LIVONIA, Mich. – Drivers at I-96 and Telegraph Road in Redford Township may see an eye-catching billboard.
It warns drivers they could face racial profiling in the city next door with the message: “Driving While Black? Racial profiling just ahead. Welcome to Livonia.”
The group that bought it is called Livonia Citizens Caring About Black Lives. That group says the community concern is so vast they raised the cash for the billboard in three days through a fundraiser.
The city says they have got it all wrong. As you might imagine that claim has garnered a strong response from the city.
The woman who bought the billboard is Delisha Upshaw, a Livonia resident of 15 years.
“Livonia has a history of racial profiling. Everyone knows that it’s not a surprise to anyone who lives outside of the city. Apparently, it’s based on comments on social media, it’s not a surprise to people who live inside the city. I think the question is do people think it’s OK or do they not think it’s OK?” asked Upshaw.
Behind this tough stance is a months long effort to get traffic stop data from the police department through Freedom of Information Act requests.
“We are not accusing the entire police force of being racist. It’s not about good cop or bad cop, but it is about good policies and bad policies,” she said.
A statement read by Livonia Police Chief Curtis Caid read, “Livonia police officers do not target their enforcement actions to individuals based on gender, race, religion, ethnicity, etc. Racial profiling is a serious allegation and is not tolerated. This billboard sends the exact opposite message of our values at the Livonia Police Department and of those in our community.”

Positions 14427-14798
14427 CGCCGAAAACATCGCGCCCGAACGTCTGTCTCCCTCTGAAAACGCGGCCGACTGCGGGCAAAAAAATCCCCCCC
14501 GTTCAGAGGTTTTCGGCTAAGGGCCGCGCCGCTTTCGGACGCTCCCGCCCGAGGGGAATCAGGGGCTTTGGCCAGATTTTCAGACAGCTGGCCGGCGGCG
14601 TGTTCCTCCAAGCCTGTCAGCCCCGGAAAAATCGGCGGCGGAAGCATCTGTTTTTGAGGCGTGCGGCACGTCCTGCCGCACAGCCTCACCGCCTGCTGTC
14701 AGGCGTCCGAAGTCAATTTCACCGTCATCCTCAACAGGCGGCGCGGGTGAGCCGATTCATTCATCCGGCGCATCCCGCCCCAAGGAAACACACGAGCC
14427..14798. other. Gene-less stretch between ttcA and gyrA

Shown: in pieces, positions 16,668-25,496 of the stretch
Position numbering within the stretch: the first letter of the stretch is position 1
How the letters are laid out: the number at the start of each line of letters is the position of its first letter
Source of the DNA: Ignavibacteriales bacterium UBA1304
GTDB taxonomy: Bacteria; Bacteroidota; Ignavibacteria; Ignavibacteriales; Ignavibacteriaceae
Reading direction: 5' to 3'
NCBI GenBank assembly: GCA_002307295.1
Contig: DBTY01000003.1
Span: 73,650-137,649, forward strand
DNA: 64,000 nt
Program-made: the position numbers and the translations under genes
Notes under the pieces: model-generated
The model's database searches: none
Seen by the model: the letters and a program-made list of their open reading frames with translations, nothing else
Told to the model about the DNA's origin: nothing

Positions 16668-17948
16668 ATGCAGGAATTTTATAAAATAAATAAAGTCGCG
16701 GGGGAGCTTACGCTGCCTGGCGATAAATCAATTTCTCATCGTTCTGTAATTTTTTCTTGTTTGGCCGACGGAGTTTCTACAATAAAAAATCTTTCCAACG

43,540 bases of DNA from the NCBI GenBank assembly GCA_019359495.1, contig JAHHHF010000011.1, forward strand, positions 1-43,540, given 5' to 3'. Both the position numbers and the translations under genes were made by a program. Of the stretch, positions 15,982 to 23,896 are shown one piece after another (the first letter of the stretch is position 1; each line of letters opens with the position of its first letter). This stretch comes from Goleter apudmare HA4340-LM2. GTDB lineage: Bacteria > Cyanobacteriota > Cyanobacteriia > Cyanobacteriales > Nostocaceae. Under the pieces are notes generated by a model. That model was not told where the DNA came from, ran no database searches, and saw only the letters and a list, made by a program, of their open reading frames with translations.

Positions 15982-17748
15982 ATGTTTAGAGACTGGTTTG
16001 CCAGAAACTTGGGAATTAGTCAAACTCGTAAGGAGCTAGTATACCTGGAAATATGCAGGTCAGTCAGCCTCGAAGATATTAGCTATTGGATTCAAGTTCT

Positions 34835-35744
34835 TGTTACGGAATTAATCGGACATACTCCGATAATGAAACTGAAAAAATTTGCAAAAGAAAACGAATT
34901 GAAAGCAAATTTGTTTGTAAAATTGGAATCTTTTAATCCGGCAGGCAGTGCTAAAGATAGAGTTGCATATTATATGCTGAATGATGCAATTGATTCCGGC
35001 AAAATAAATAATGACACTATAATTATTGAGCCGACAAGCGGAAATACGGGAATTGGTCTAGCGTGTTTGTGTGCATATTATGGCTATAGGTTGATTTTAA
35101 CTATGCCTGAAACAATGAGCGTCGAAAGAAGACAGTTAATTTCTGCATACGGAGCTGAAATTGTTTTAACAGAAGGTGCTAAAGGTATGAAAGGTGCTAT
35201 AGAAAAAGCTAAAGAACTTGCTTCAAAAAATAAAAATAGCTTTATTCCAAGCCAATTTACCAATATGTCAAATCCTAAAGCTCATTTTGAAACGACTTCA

Caid told Local 4 News the department has given the group roughly 1,000 pages of information it requested.
The group that bought the billboard said the purchased two weeks of space.
Livonia Mayor Maureen Miller Brosnan released the following statement:
“We will not tolerate racism in Livonia. In response to the George Floyd murder, I recommissioned the Livonia Human Relations Commission, providing them with a new vision and new appointees dedicated to improving diversity, equity, and inclusion in our community.
Less than two weeks ago, Livonia hosted the first Partnership for Progress Listening Session focused on frank conversations about race across our region. It was sponsored by the Western Wayne NAACP and the Conference of Western Wayne.
We have been in touch with representatives of Livonia Citizens Caring about Black Lives, inviting them to join the Human Relations Commission conversations and their work.
This billboard is counterproductive to these and other efforts we are taking to ensure Livonia is ‘a welcoming place for all’ – a goal that this group and I share. This billboard will not help advance the progress of diversity in our community, something to which I am committed.
Having just knocked on tens of thousands of doors last year during my campaign, I know that Livonia is more diverse than it was 10 years ago, which is a sign of progress. It is also a signal that more people feel safe and welcome in Livonia.
I look forward to continuing to engage with the community to make progress on issues of racial justice.”
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